Beijing boosts legal services on IP disputes

(China Daily) Updated : 2018-09-04

Businesses in Beijing's Haidian district that are involved in intellectual property disputes at home and abroad will benefit from improved legal services, according to a statement released by the district government.

To help companies efficiently handle IP disputes overseas, especially those regarding the implementation of the Belt and Road Initiative, the Haidian authorities have established IP services or aid sites overseas, according to a government statement.

By the end of last year, the district had established seven sites in a number of countries, including the United Kingdom and France, and the program will be expanded, the statement said.

While providing more assistance to help businesses resolve IP disputes overseas, the district has also paid greater attention to IP case hearings at home, especially those between Chinese and foreign litigants.

Last year, the district court heard 11,650 IP cases, a rise of 75 percent year-on-year, and about 80 percent of them focused on online copyright, according to Cao Liping, deputy chief judge at the court's IP tribunal. She added that the number of IP hearings at the court had risen by 30 percent in each of the past five years.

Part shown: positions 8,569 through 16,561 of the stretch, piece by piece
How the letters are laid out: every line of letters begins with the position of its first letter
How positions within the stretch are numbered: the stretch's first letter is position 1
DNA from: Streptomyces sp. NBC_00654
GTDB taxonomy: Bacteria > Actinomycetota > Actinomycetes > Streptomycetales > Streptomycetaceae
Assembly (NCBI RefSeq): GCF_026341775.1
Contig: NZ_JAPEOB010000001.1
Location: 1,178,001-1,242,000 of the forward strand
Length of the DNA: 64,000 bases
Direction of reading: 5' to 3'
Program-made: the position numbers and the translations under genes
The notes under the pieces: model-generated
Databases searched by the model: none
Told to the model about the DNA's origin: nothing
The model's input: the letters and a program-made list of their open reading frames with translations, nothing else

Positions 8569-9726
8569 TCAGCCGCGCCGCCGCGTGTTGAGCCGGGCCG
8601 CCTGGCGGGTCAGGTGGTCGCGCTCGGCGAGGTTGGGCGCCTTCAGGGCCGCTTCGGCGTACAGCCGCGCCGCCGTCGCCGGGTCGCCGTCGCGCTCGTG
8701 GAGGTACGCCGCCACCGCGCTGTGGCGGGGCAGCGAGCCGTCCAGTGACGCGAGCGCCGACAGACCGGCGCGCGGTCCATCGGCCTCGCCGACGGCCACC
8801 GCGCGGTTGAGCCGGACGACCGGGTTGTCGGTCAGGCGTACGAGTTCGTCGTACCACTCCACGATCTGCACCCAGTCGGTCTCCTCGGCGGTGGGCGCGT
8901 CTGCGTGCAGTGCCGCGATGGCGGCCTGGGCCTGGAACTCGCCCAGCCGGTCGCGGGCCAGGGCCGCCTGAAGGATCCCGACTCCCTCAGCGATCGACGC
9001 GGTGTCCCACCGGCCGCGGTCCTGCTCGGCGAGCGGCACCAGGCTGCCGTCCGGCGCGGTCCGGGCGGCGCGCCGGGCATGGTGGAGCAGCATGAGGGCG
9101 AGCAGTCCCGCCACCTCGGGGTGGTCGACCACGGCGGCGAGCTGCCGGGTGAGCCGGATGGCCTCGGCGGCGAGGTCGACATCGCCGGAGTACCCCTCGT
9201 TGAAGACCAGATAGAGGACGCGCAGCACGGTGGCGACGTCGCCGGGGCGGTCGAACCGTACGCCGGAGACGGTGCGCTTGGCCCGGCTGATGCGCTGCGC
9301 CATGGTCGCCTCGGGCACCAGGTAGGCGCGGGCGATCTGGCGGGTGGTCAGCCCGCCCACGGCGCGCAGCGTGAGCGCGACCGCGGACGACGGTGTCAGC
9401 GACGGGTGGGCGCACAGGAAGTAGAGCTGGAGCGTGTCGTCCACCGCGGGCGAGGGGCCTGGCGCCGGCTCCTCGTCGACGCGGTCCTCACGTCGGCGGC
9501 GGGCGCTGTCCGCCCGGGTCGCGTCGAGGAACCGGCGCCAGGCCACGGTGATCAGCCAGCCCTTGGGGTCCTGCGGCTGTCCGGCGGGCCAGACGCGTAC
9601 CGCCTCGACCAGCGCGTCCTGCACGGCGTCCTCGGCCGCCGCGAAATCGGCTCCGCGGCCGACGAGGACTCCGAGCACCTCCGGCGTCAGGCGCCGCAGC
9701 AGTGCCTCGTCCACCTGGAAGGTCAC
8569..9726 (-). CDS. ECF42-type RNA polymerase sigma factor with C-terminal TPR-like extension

Cao said the court hears about 100 IP cases involving foreigners or foreign enterprises every year, many of them related to trademarks, domain squatting and online games. "Our attitude in these hearings has never changed. That is, to abide by the law and provide equal legal protection, no matter where the litigants come from," she said.

Given the district's rapid development of businesses in the technology and internet sectors, the court often holds seminars with the local internet association, IP-related authorities and business representatives to study current or new IP issues, according to Cao. "We conducted research in accordance with IP demand from businesses, as well as visiting companies to popularize IP knowledge and answer related questions," she said.

Cao said the big challenge now is learning how to balance the interests of different business operators when handling disputes related to unfair competition "because there are very few laws governing the new issue to follow".